Founded in 1953, Enzyme Development Corp (EDC) began as an enzyme manufacturer for the brewing industry. Over the years, the company expanded into a variety of markets, including detergent proteases, textile/denim processing, pulp and paper enzymes, food processing, and enzymes for the agricultural and supplements markets.
Selling predominantly in the Americas and Pacific Rim countries, EDC's largest food-related sales are in the areas of protein modification and enzymes for flavour production and processing.
"In addition to our own enzymes, we have relationships with enzyme producers around the world, as well as distribution arrangements," explains C Peter Moodie, director of sales and marketing. "This gives us the unique ability to access many enzymes for our customers on a confidential basis."
Moodie sees the growing inclusion of enzymes as functional ingredients — rather than merely as processing aids — as one of the fastest growth areas for EDC.
"The agriculture industry has long been familiar with the benefits of enzymes to help the animal convert food to body weight or to reduce pollution," he says. "In the same way, the food industry is beginning to use enzymes to ease digestion problems, particularly for target populations such as the elderly. The greatest growth has been in single-enzyme systems, such as lactase or alpha Galactosidase.?The market is now expanding to include the enzymes in finished products rather than limiting them to capsules."
An example is whey-based drink mixes, which can include lactase to help with potential digestive problems. Foods such as legumes may be pre-treated with enzymes or have active enzymes included to help with digestive problems, Moodie explains.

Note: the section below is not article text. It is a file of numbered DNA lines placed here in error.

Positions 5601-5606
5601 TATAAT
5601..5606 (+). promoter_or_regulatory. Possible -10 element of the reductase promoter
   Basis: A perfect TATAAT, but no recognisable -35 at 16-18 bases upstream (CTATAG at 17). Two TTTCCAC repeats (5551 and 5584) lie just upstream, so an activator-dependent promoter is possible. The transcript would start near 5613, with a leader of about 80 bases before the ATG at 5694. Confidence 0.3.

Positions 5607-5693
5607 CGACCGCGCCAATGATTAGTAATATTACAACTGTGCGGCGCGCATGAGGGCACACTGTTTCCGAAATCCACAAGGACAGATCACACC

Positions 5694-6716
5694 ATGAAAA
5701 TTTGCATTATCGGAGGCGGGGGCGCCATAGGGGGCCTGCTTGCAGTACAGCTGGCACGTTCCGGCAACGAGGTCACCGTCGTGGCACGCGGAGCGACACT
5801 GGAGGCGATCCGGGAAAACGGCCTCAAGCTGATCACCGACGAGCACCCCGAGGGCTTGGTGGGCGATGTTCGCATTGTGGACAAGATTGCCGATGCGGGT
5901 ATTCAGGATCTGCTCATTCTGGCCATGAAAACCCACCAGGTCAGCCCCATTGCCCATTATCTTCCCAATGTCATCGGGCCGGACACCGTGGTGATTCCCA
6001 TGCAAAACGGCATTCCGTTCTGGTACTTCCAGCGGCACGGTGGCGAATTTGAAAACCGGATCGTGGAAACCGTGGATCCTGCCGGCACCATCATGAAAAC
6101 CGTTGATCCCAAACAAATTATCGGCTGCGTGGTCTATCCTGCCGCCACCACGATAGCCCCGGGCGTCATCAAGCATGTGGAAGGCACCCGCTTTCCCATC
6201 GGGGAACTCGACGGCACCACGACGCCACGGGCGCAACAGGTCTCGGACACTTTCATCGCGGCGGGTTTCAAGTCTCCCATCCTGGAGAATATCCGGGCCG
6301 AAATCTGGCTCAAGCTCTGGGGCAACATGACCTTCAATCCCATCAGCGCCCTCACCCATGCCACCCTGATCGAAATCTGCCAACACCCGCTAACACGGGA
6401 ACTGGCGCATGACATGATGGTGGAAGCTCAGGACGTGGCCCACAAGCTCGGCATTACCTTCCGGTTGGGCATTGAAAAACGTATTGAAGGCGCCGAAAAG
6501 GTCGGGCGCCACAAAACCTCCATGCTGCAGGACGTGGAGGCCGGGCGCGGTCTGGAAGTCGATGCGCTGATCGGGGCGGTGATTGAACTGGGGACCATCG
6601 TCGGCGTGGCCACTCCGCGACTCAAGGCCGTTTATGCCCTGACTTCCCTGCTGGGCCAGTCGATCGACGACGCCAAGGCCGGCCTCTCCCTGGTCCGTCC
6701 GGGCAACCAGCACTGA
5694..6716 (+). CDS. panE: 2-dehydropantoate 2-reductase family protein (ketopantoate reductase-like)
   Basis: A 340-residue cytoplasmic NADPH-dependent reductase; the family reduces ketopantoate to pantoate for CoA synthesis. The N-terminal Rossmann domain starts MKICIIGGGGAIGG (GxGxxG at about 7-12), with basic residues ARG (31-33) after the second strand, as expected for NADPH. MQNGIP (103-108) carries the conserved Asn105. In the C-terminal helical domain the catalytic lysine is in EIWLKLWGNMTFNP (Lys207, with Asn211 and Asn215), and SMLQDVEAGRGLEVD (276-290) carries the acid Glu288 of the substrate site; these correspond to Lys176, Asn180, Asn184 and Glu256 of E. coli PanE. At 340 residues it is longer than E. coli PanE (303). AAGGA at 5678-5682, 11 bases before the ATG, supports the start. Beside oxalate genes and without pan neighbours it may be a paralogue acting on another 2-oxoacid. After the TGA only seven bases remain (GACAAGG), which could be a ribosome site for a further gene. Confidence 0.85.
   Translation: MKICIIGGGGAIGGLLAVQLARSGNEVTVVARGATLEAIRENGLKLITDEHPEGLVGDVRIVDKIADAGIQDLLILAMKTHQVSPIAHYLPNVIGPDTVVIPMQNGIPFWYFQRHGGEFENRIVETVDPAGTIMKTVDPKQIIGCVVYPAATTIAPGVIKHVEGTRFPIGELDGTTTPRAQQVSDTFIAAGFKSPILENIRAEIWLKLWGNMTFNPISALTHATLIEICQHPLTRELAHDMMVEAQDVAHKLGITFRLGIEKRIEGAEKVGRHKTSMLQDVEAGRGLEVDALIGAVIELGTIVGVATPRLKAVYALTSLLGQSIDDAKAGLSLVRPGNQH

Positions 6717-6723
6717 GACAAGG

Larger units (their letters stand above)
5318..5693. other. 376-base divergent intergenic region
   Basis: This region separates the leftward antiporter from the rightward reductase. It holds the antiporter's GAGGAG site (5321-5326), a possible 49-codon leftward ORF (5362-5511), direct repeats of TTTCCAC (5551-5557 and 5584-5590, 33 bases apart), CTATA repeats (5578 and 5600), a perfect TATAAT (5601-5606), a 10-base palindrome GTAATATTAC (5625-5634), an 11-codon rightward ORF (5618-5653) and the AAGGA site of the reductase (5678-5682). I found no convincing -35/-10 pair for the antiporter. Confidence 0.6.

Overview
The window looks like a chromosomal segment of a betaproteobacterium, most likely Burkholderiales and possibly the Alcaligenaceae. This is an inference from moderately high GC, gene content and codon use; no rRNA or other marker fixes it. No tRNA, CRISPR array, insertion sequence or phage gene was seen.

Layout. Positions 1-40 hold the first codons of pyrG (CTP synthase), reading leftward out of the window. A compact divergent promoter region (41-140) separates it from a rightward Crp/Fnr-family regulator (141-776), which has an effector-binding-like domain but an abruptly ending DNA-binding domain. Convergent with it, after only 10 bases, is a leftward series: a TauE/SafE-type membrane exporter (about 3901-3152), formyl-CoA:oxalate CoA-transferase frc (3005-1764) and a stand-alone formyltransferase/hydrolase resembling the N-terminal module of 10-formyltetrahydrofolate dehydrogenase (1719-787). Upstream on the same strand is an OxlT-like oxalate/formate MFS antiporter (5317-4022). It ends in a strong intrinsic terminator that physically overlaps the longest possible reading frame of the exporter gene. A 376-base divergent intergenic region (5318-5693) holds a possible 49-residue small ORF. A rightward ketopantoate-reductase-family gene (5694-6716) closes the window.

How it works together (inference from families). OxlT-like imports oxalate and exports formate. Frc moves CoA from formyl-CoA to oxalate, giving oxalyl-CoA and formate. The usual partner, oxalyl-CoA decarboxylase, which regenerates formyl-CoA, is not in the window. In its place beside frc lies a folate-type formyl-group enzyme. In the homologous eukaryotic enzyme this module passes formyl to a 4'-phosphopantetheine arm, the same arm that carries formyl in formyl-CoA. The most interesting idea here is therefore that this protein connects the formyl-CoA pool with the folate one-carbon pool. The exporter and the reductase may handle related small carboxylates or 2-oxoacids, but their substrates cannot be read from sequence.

Such principles can also be applied to pet products for ageing pets, he says. "There is also a large developing market for enzymes for animal feeds that allow higher feed levels of ingredients other than corn or soy. This is especially true in countries that are importing large amounts of corn or soy for animal feeds."?
EDC's production plant in Scranton, Pennsylvania, does enzyme extraction and manufactures liquid enzymes and powder preparations. Corporate headquarters are in New York.
National Enzyme Co
National Enzyme Co (NEC) is a specialist in nutritional-enzyme technologies, specialising in the formulation and development of enzyme-based dietary supplements.
Company founder Edward Howell, MD, first became interested in enzymes in the 1920s while working at Lindlahr Sanitarium in Chicago. He theorized that if he could replace the enzymes lost during food preparation, he could improve nutrient assimilation and the overall health of his patients. He determined that an enzyme-based product was needed to replace the food-digestive enzymes that were lost in the cooking process.
"Enzymes are substances that make life possible, the key to unlocking good health and vitality," Howell once said. "Without enzymes, our bodies would not be able to harvest the nutrients from the foods we eat. They are the manual workers that build the body from proteins, carbohydrates and fats."
Howell established a private practice for the treatment of advanced illnesses utilising nutrition and physical therapy, and through extensive clinical and laboratory research, developed a way to cultivate and extract certain plant enzymes. He then added to the patients' diets the enzyme-based supplements he created that had the unique ability to provide activity during all phases of the digestive process.?
In 1932, Howell created the National Enzyme Co to produce a general digestive enzyme-based formula, called Genuine N-Zime #1. NEC was incorporated in May 1945, in Illinois. The current owner, Anthony Collier, purchased NEC in 1979, and relocated the company to Forsyth, Missouri.
One of the hottest areas right now in enzyme formulation comes as a result of the isolation of new enzymatic activities from natural, non-GMO sources. "The growing knowledge about widespread digestive deficiencies has opened up an entire area for increased enzyme use," explains Nena Dockery, technical resources manager. "In addition, increasingly more is being researched in the area of systemic functioning of orally administered enzymes. The recently discovered fact that low-grade inflammation may be indirectly related to a large number of chronic-disease conditions has uncovered a large area of future enzyme development."